“You’re posting DGK ads now? How does this tie in? Is this the CORPORATE TAKEOVER? Are you getting checks from Kayo?!” No, it’s just that this guy is up there with Steve Nash and John Stockton as one of the finest white athletes of the modern era.
“The National Hurricane Center is now predicting that Earl, which went from a Category 4 hurricane with wind speeds of 145 mph to a Category 2 storm with winds of 105 mph Thursday, will likely be a Category 1 hurricane with winds in the 80-mph range by the time it passes Long Island late Friday about 150 miles to the east.” Basically, we’re good.
The Pre-2k DVD is available at Supreme, Boundless in Brooklyn, Poets in Long Island, FTC, and 2189 in Erie, PA. The final runtime clocks in at around an hour. QS review of the video here.
Nike posted a clip from Berlin that involves King Youness demonstrating that doing a 5-0 360 flip out for him is sort of like doing a backside tailslide for anyone else equipped with a lesser degree of skill.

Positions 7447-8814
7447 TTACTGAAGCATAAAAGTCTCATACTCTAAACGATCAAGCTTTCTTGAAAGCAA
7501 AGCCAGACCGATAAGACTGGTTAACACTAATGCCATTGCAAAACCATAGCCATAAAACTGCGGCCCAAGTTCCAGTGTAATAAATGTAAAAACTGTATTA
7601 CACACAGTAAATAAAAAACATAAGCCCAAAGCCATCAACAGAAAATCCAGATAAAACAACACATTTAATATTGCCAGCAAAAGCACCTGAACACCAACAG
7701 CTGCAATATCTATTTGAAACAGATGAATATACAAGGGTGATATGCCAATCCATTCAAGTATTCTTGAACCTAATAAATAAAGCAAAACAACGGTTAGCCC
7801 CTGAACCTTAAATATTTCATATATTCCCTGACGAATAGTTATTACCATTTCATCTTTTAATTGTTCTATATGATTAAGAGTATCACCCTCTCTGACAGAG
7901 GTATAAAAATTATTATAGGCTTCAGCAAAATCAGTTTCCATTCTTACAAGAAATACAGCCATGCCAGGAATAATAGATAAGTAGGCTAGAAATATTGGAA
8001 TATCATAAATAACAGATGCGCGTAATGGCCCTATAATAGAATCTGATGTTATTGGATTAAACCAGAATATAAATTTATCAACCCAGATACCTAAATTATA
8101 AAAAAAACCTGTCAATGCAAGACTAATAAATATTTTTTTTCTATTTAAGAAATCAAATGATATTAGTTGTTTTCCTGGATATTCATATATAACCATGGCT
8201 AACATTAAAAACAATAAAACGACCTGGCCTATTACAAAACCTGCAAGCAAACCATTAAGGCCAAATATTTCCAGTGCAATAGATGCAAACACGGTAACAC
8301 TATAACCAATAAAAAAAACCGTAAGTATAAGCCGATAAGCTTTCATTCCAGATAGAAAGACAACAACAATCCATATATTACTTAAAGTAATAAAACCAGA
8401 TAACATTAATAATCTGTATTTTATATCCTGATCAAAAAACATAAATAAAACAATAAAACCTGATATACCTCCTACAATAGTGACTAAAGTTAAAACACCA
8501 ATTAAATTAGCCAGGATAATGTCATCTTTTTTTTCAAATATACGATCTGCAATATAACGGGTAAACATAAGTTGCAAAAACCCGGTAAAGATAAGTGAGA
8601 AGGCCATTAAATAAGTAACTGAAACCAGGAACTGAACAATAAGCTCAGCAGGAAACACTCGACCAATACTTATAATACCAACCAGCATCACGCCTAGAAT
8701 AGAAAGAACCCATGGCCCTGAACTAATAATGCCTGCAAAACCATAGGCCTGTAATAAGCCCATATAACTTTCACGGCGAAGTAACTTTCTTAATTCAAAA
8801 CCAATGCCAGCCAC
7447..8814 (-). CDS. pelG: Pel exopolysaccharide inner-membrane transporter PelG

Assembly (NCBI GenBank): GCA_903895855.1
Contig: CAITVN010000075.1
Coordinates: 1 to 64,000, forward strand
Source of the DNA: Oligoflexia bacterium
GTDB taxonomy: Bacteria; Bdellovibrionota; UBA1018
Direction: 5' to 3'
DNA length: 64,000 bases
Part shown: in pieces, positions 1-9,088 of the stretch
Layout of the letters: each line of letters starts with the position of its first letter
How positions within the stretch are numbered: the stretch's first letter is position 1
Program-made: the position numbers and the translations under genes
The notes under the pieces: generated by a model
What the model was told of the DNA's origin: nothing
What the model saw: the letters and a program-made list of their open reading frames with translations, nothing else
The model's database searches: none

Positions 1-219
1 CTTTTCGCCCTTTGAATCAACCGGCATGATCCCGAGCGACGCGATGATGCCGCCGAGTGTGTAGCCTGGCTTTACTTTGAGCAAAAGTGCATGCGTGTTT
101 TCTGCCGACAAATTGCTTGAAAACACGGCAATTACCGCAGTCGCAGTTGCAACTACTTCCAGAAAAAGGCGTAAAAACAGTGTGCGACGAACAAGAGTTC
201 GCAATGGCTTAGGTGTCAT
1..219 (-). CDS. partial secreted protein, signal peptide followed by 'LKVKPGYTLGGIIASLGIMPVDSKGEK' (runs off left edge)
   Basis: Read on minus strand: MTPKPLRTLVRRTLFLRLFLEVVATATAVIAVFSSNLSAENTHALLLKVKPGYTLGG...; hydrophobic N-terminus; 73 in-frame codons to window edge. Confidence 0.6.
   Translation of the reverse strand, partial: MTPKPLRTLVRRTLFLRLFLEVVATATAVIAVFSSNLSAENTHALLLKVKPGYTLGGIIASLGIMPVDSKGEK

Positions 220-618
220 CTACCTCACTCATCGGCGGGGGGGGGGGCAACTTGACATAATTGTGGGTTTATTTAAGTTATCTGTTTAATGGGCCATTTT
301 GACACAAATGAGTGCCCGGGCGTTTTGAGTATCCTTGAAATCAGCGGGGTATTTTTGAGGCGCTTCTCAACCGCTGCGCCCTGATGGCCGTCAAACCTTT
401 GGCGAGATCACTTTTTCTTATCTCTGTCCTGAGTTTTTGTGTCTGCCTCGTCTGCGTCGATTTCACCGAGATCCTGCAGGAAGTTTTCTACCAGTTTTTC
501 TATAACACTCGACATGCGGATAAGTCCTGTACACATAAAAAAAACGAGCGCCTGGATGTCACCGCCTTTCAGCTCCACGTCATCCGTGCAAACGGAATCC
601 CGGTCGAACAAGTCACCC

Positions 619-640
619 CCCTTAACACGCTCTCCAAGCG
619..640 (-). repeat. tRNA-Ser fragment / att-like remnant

48 Blocks did an interview with Steven Cales. The Chrome Ball Incident did an interview with Jason Dill. Those two sites account for a sizable portion of the skateboard-related multimedia world worth checking on a daily basis, so you should have already read them by now.
Some Billy Waldman outtakes from long, long time ago. New York used to have a lot of good bank spots.
Taj Cam 12th and A episode featuring Jason Dill and 50 fighting.
The ledges at the 101 Park Avenue building on 40th Street and Park Avenue, most importantly used for the exterior shots of Kruger Industrial Smoothing, are no longer skateable, due to the building installing planters on top of all the lower level ledges. It was never the best spot, but it was the closest thing midtown had to California-style stadium ledges. Minus the whole grinding part.
The Terminator Rail has scaffolding all around it, making it temporarily unskateable. Hopefully, this has no bearing on your lifestyle whatsoever, but a heads up nonetheless if your life involves taking people around to handrails.
Why doesn’t anyone skate this ledge on 46th Street? It seems like someone should have done an ollie over to lipslide or a nosegrind through the keyhole by now. The ground isn’t the best, but it is wholly workable. There are some things to wallie on the other side too. You don’t get kicked out that quick either.
If you miss the glory days of New York rap, when Maino wasn’t the only close thing to rapper getting burn from this city, this 74-minute Roc-a-fella mix spanning from 1998 to 2004 is worth a download.